BBB method is it right for me?

pbhound

Well-known member
Jun 25, 2010
51
hello all,

wanted to say thanks for your help on other topics...

i would like to swap to the BBB method but i have one BIG concern; my daughter has eczema, and it reacts to so many different things, we have to use one particular laundry detergent and it has to be liquid because of this; anyway we got an ionizer to help reduce the amount of chemicals (chlorine) that we put in the pool to try to avoid agrivating her Eczema.

my question is would switching to the BBB method do anything to her eczema (causing a reaction or nothing at all)? also would i still be able to use the ionizer?

thanks for your help.
 

JohnT

Admin
Mod Squad
TFP Expert
Apr 4, 2007
9,475
SW Indiana
Chemically, BBB is no different than conventional pool care. The key to the method is to know what is going on in the water and to know what effects the chemicals you add will have on the water. That's why we encourage everyone to test their own water with a kit that gives accurate results.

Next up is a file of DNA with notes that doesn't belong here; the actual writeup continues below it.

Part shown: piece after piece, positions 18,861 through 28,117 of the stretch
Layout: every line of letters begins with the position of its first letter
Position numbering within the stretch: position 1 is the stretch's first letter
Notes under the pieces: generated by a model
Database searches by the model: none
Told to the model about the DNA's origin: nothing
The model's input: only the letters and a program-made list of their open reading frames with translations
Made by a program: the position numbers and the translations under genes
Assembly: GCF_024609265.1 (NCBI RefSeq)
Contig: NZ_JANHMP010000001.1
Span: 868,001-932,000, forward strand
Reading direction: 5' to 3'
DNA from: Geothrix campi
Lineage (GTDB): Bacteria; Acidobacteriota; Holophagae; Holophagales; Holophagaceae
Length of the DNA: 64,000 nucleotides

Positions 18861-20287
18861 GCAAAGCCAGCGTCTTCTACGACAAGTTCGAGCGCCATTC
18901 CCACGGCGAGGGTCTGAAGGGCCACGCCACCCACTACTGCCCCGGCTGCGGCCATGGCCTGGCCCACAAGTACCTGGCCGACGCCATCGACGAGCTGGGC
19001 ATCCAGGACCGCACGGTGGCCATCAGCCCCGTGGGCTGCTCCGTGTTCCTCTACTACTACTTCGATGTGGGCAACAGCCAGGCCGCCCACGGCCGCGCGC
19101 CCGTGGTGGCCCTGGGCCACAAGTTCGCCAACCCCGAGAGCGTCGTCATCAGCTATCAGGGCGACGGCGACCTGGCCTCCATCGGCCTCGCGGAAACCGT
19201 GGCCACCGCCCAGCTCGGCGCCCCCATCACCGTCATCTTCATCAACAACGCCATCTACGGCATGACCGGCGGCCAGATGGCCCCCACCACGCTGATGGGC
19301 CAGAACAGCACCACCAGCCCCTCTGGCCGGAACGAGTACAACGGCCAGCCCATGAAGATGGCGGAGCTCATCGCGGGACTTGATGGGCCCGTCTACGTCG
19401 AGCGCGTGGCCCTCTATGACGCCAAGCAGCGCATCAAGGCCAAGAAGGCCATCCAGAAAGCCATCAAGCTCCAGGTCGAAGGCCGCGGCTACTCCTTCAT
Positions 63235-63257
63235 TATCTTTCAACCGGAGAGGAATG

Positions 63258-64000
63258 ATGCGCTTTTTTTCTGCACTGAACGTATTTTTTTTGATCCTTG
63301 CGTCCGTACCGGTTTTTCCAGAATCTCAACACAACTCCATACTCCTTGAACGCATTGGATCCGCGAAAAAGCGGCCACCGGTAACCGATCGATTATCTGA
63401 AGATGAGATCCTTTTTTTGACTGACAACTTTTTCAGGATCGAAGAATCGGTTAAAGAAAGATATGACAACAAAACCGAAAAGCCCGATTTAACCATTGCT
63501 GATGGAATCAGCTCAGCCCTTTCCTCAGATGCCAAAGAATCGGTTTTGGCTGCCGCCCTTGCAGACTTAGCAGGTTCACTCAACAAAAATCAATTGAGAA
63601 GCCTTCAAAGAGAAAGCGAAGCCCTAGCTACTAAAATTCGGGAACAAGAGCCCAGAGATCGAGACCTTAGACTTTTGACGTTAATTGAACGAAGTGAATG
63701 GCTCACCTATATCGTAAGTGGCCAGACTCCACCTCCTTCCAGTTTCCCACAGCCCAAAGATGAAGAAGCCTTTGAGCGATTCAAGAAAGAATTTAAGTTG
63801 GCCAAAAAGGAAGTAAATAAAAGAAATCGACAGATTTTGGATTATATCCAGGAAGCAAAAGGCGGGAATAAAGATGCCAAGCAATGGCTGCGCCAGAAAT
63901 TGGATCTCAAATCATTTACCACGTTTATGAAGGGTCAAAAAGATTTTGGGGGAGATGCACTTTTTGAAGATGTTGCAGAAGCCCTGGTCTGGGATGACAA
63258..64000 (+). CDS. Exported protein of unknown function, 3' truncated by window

Since you know about your water and the chemicals you use, you'll typically operate at more reasonable levels without extremes in either direction and with better sanitation, so I'd expect it would be better for everyone, your daughter included.
 

svenpup

LifeTime Supporter
Nov 18, 2009
835
Sacramento, CA
JohnT said it well; accurate testing and keeping the pool balanced according to the TFP principals can only help.

My guess would be that an SWCG might be even better. My understanding is that a salt soak can help relieve the eczema symptoms. Also, with an SWCG you can maintain a lower chlorine level and still maintain proper sanitization.

Your subject reminds me of those pharmaceutical ads...

  • "Ask your doctor if BBB is right for you. Side effects may include sparklypoolitis and intolerance with pool store employees and neighbors who ask why your pool is so nice and then disregard your advice."
 

anonapersona

TFP Expert
LifeTime Supporter
Nov 5, 2008
2,598
I did a quick search of eczema and pools and found this article that suggest that chlorine may be a good thing.
http://www.nytimes.com/2008/07/01/health/01case.html?_r=1&ref=science